The efforts spanned Georgia's political spectrum. Many of them were planned ahead of a voter fraud registration investigation begun earlier this month by Georgia Secretary of State Brian Kemp. Yet as Georgians face an Oct. 6 deadline to register ahead of the Nov. 4 general election, it is clear some groups will use the investigation as a rallying cry to boost their numbers.
“You cannot stop the vote,” said Deborah Scott, the executive director of Georgia Stand-Up.
“We want to make sure our people understand that voting is fundamental to democracy,” said Helen Butler, the executive director of the Georgia Coalition for the People’s Agenda, which was among more than a dozen advocacy groups kicking off voter drives at the state Capitol, including the Georgia NAACP, the Georgia Association of Latino Elected Officials and the Asian American Legal Advocacy Center of Georgia.
Overall, more than 51,540 newly eligible Georgia voters have registered since Aug. 1, although that number excludes registrants whose voter applications have yet to be processed by local counties or are under investigation. Counties including Fulton and Muscogee are also still working through thousands of forms already filed with their offices, including some of the more than 85,000 the New Georgia Project says it turned in ahead of the secretary of state's investigation.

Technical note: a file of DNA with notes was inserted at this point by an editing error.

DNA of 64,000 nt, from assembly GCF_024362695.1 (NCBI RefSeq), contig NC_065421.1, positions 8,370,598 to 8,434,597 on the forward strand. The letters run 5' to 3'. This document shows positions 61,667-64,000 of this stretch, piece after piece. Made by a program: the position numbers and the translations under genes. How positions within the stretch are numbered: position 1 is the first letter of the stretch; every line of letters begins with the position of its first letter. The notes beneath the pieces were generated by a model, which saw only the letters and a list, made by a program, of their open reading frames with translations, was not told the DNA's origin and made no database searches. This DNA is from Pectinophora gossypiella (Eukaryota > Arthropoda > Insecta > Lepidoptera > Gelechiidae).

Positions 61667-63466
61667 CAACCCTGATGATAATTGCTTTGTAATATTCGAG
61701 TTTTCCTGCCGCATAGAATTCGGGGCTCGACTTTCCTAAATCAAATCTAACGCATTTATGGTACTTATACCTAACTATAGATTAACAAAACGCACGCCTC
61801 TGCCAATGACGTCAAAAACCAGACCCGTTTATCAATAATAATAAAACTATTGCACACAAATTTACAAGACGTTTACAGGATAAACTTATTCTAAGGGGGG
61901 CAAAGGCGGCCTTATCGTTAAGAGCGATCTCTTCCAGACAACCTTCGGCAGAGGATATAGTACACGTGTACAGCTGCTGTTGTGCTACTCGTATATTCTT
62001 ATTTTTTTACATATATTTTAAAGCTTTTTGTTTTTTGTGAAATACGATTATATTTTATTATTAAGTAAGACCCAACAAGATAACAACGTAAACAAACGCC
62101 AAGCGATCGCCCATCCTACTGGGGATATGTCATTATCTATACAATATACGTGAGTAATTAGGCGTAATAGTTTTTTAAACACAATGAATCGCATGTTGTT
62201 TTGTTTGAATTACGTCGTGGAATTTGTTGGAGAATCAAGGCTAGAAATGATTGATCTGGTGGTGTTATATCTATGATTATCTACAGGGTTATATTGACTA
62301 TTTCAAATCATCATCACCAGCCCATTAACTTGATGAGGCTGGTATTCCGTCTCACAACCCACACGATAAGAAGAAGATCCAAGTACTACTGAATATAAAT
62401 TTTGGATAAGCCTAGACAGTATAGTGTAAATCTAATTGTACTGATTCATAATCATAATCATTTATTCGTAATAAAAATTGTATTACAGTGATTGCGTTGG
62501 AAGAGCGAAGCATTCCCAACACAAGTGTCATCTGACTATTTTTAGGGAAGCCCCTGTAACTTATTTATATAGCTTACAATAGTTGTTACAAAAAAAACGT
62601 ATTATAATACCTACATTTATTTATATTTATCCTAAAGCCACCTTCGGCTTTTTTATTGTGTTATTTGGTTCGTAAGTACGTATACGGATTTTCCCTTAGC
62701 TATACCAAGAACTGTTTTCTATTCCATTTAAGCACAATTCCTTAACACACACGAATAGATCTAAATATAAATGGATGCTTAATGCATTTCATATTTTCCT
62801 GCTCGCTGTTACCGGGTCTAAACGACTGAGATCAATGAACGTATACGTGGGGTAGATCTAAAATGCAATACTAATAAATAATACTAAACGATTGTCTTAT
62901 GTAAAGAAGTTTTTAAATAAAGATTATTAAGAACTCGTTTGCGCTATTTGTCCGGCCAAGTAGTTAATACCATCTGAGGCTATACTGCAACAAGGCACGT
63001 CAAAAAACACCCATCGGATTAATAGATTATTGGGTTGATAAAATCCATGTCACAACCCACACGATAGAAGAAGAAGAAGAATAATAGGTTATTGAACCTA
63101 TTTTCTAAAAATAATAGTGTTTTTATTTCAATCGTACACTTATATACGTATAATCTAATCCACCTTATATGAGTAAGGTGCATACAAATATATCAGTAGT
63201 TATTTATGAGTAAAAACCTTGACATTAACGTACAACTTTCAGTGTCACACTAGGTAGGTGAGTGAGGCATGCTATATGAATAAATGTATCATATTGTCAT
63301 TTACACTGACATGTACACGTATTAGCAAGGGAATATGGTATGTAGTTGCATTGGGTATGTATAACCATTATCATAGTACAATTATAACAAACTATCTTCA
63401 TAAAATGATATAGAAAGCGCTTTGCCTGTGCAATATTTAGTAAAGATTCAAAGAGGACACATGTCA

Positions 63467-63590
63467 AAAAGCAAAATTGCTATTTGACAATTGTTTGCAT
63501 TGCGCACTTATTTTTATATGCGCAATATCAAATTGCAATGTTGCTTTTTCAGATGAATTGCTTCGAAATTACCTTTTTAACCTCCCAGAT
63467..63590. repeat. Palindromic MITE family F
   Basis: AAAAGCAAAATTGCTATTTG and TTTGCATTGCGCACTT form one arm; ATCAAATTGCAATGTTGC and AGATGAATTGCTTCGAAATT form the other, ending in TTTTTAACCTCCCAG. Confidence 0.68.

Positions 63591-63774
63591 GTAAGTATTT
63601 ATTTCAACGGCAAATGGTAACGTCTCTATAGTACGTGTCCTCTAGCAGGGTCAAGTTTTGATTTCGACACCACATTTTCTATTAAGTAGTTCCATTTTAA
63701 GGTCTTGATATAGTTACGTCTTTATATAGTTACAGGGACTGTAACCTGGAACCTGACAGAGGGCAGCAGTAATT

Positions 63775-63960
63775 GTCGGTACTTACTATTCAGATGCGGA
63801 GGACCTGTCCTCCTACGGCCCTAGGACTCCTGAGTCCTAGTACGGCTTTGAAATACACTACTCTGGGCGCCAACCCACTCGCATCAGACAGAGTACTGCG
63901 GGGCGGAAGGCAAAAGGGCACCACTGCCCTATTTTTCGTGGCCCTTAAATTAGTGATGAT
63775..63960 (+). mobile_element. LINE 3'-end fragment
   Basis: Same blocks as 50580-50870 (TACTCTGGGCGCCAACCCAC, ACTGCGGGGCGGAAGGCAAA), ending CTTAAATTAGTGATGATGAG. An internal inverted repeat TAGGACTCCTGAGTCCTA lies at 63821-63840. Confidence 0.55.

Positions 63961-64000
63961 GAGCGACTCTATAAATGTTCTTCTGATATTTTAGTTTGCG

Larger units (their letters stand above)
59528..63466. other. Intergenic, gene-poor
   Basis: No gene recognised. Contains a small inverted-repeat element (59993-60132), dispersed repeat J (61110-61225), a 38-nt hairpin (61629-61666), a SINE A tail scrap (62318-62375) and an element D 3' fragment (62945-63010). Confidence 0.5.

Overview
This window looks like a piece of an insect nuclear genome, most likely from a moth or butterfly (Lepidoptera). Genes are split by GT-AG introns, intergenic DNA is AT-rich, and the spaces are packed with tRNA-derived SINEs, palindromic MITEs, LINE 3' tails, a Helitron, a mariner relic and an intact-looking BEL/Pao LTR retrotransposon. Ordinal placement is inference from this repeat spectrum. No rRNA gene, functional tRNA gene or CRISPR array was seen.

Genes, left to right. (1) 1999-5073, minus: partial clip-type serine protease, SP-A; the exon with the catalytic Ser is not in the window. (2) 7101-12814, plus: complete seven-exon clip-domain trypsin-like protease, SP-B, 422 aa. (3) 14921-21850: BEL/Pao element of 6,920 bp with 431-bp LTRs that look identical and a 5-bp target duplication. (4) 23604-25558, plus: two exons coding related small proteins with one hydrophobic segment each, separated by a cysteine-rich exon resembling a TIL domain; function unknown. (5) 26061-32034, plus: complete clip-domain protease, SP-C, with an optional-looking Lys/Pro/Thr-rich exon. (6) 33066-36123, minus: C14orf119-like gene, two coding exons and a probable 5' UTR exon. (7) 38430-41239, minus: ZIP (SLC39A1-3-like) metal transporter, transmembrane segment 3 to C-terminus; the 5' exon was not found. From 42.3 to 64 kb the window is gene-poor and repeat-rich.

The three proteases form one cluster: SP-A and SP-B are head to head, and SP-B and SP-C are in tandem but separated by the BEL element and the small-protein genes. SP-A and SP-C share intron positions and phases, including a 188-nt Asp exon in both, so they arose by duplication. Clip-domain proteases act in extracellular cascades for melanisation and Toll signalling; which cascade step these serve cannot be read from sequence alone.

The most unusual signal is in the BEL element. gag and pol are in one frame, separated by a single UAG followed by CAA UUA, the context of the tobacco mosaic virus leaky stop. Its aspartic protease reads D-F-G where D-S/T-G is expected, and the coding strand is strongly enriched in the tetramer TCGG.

More will come ahead of a fall ballot that features hotly contested races for governor as well as a U.S. Senate seat. Many of the groups say the efforts are part of a year-round focus: “The league actually looks at it all the time,” said Elizabeth Poythress, president of the nonpartisan League of Women Voters of Georgia, which helped host a voter drive Tuesday at downtown Atlanta’s Five Points MARTA station. Poythress’ organization has also worked with other groups to set up booths at naturalization ceremonies for newly minted citizens to register.
“In our experience, you can add Georgians to the voter rolls and build a stronger party by focusing on the communities that your staff and volunteers call home,” Georgia GOP spokesman Ryan Mahoney said, noting the party decentralizes that effort at its 14 satellite offices throughout the state.
It also gets a boost from affiliates such as the Gwinnett Young Republicans, which held a registration drive Tuesday at Georgia Gwinnett College that prompted enough interest to begin talk of rechartering a campus College Republicans chapter.